In the early 1990s, some policy changes led to an explosion of prescriptions for stimulant medication. Social Security for low-income people expanded to include payments for mental disorders; the diagnosis of ADHD was formalized; and the 1991 Individuals with Disabilities Act included ADHD and Autism.
This began what Mayes described as “a timeless quandary, a diagnostic triangle, involving a parent who has been often pushed by a teacher, a physician, and the child in the middle of bioethical issues.”
Psychological scientists — as well as many doctors and parents — may also be hesitant about medication because researchers still do not fully understand the biochemistry and brain functions underlying ADHD. To that effect, Tiago V. Maia from Columbia University presented research on the way that neurotransmitters function in the ADHD brain.
“Ultimately, we are most interested in what is going on in behavior, but we are examining the synaptic level where the medications work,” Maia said. Dopamine is usually the favorite neurotransmitter for researchers because the conventional wisdom is that stimulant medication works on dopamine. But in fact, through neurocomputational modeling and neuroimaging studies, Maia has found that these medications have a greater effect on norepinephrine. In addition, her research team found low norepinephrine levels produce many of the neuropsychiatric deficits that characterize ADHD, such as slow reaction times.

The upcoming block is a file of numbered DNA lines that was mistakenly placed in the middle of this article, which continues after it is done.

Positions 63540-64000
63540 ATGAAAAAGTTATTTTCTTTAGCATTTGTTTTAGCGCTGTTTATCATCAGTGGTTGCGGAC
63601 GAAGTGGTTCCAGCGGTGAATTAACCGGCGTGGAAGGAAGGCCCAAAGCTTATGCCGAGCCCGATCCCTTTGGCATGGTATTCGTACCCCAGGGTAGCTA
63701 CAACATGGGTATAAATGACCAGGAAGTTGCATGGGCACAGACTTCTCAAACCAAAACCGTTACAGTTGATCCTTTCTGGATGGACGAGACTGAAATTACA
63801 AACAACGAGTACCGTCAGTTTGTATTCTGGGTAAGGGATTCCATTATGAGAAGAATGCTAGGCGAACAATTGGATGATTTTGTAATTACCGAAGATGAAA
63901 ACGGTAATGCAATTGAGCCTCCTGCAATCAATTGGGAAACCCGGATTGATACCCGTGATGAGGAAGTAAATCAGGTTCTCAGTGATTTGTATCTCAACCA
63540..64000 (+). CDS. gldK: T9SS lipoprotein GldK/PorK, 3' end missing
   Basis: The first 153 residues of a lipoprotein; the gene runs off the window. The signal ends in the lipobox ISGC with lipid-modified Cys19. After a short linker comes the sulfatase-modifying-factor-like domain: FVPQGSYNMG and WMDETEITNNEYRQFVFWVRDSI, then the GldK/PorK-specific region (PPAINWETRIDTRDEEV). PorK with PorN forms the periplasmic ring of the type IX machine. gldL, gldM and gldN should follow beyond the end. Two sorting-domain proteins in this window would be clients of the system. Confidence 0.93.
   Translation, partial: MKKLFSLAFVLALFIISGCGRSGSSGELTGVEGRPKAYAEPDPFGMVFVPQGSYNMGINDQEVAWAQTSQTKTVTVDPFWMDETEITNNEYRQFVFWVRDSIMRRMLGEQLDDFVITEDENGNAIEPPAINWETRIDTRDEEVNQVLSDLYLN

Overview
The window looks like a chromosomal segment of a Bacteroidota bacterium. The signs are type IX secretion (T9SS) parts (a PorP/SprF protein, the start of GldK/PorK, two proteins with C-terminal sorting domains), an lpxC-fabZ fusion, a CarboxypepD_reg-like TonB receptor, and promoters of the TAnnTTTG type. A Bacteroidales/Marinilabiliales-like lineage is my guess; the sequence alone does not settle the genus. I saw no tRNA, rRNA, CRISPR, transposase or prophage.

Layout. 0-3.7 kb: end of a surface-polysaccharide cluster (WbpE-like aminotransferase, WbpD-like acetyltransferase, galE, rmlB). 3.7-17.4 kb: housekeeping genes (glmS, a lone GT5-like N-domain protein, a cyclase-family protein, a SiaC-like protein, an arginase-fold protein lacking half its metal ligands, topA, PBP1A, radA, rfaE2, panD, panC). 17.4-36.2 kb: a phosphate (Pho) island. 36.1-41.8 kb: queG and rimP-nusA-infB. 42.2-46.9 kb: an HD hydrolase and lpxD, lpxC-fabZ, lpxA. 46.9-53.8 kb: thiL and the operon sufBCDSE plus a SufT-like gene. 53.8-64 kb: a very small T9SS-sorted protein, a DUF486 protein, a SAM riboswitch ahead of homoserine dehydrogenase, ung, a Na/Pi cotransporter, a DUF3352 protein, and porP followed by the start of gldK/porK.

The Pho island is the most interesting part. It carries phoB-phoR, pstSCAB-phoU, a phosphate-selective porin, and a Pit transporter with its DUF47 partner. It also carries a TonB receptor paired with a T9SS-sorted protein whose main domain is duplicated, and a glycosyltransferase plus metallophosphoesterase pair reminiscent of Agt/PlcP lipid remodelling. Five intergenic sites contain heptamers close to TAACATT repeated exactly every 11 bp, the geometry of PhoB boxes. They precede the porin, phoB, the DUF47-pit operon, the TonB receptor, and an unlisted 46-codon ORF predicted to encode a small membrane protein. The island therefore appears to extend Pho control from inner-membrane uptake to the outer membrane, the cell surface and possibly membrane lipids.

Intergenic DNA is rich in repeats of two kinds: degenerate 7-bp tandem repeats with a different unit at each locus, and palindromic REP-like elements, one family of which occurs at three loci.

The brain processes that keep us organized and help us prioritize various situations with order and agility are known as executive function. One characteristic of children with ADHD is that the part of their brain responsible for executive function is compromised, partly due to this deficit of norepinephrine. As a result, when they should react with speed and clarity, they respond slowly and with uncertainty. But executive function is not simple and self-contained. “It is not unitary, but rather complicated,” said Cynthia Huang-Pollock from Pennsylvania State University.